Having said that, I still found the continuous action, the ‘search and destroy at all costs’ to be overkill:  Mr Duncan’s enormous intellectual skill and delight in presenting his monsters as the good guys is intriguing, though hardly unusual in the ‘bonk and bite’ genre;  despite his wonderful, anarchic characters and their predicament, there will be an all-out war:  will evil prevail?  And who are evil -  the monsters or the Soldiers of God?  WHAT is evil?  Mr Duncan asks all these questions, but provides no satisfactory answers.  Regardless, he has produced yet again an enormously entertaining  book, perhaps not an ideal end to his trilogy, but commendable and highly readable.  You be the judge.             

 Talulla Rising, by Glen Duncan

I have been waiting for Glen Duncan to write his sequel to ‘The last Werewolf’ for what seems like ages, but It wasn’t, really :  he has turned out #2 in record time because (he says in a very funny interview in the NYTimes) that he needs the money – presumably to keep the wolf from his door (sorry, sorry!) -  and fair enough, as long as the quality of writing doesn’t suffer.  Well, I’m happy to report that all is well in Mr. Duncan’s anarchic and bloodthirsty world of monsters big and small.  He brings a refreshing literary talent to the relatively new ‘bonk and bite’ book style – there are so many of them these days that very few break the bounds of boring predictability:  Duncan’s 9 foot killing machines and smelly vampires are a breath of fresh air (if it wasn’t so laden with blood) in what is fast becoming a very tired genre.
Jake Marlowe, The eponymous Last Werewolf, was killed at the end of the first book;  unbeknownst to him, his lover Talulla Demetriou manages to survive the attack that ends his 200 year-old existence – and she is pregnant with his twins.  She is helped to hide from countless enemies by Cloquet, a former enemy and perennial loser who becomes her helpmeet and staunch ‘minder’;  she gives his life the sense of purpose it has always lacked – after all, it’s a big job to find a suitable victim for slaughter every month when the moon rises.  Not everyone can do it!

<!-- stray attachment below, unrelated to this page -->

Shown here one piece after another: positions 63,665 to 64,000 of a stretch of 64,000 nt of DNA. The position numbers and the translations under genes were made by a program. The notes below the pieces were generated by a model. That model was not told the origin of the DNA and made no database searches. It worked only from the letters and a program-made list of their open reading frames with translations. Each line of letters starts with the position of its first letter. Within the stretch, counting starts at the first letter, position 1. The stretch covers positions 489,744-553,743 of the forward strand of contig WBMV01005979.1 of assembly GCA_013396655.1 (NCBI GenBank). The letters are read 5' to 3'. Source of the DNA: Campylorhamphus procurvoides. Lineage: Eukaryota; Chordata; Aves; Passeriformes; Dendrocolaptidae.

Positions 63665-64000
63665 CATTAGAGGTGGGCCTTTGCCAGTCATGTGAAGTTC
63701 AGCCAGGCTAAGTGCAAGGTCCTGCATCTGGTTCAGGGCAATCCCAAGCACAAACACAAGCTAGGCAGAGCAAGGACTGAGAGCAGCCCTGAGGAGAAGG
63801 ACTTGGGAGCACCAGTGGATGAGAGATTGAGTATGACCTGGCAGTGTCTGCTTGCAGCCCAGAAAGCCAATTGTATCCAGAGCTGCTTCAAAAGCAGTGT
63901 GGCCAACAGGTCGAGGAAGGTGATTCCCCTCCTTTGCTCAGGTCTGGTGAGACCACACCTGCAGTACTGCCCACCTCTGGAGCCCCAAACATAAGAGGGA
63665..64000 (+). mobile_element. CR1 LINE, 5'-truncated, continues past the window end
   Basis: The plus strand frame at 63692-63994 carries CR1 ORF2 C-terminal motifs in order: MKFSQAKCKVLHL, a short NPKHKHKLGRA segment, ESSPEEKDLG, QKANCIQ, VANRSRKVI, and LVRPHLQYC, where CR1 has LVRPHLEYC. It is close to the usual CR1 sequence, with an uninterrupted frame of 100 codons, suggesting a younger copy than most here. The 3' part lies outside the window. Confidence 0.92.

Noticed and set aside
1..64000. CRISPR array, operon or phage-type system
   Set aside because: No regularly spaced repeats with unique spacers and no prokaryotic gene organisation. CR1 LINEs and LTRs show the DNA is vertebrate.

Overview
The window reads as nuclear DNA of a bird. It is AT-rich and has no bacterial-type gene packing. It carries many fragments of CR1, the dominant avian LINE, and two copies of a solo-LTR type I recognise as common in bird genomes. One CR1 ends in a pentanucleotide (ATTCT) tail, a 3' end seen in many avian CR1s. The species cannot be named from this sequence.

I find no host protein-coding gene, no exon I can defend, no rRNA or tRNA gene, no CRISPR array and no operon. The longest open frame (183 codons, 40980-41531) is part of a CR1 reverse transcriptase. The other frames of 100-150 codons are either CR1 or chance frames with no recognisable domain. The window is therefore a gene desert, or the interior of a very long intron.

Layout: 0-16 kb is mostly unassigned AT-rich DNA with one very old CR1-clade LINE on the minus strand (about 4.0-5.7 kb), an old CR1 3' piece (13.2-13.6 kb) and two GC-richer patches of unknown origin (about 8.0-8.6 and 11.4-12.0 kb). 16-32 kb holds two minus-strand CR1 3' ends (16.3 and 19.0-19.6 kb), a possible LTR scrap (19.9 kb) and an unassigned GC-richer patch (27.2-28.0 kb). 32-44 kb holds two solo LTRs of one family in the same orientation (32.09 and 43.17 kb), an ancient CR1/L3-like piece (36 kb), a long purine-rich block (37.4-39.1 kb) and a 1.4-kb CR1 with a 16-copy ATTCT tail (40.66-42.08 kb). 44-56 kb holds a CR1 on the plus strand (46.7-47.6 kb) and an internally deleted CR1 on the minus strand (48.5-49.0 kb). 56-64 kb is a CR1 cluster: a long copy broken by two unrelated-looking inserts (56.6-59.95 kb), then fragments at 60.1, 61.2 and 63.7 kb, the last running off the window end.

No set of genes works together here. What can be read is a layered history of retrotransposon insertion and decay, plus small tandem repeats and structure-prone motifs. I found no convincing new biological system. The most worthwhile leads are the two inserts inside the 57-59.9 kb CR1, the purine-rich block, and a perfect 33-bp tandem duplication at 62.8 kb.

Unfortunately for Talulla, word of her pregnancy has reached some very unsavoury (and smelly) ears:  it is believed by a certain cult of vampires that the consumption of a werewolf baby at a certain time of the year will give them the ability to march around in daylight, instead of dissolving into an odiferous puddle of ash as soon as the sun hits them.  Talulla is a marked woman/werewolf, captured and completely disabled by the nasties as she is giving birth and forced to watch helplessly as the vampires make off with her little son. Luckily (depending on which way you look at it) the kidnappers were unaware – as was she! – that another child was on its way:  Talulla’s little girl is spared the same fate as her twin.
Thereafter begins a mad pursuit through Europe to try to track down Talulla’s enemies before they destroy her child, and on the way she encounters to her utter astonishment other werewolves,  all new -  it seems Jake was a little careless in his ‘relations’ with a certain prostitute, who in turn managed to infect several other people:  Werewolves rule, Dude!
Mr. Duncan’s plotting is bombproof:  in case the reader wonders where our hairy heroine gets the money to charge around the planet recruiting allies and helpers, well, Jake left her his considerable fortune, amassed over two hundred years, for a start.  No matter how many times I looked for a ‘Yeah, right!’ slipup I never found one;  the action never flags and some great new characters have been added to the mix.  I’m happy to say that this is that rare thing:  a sequel that packs just as much punch as the first, and is just as engaging.  And Glen Duncan can’t end things there because (by his own admission) he needs the money!  All to the good, I say.  Highly recommended.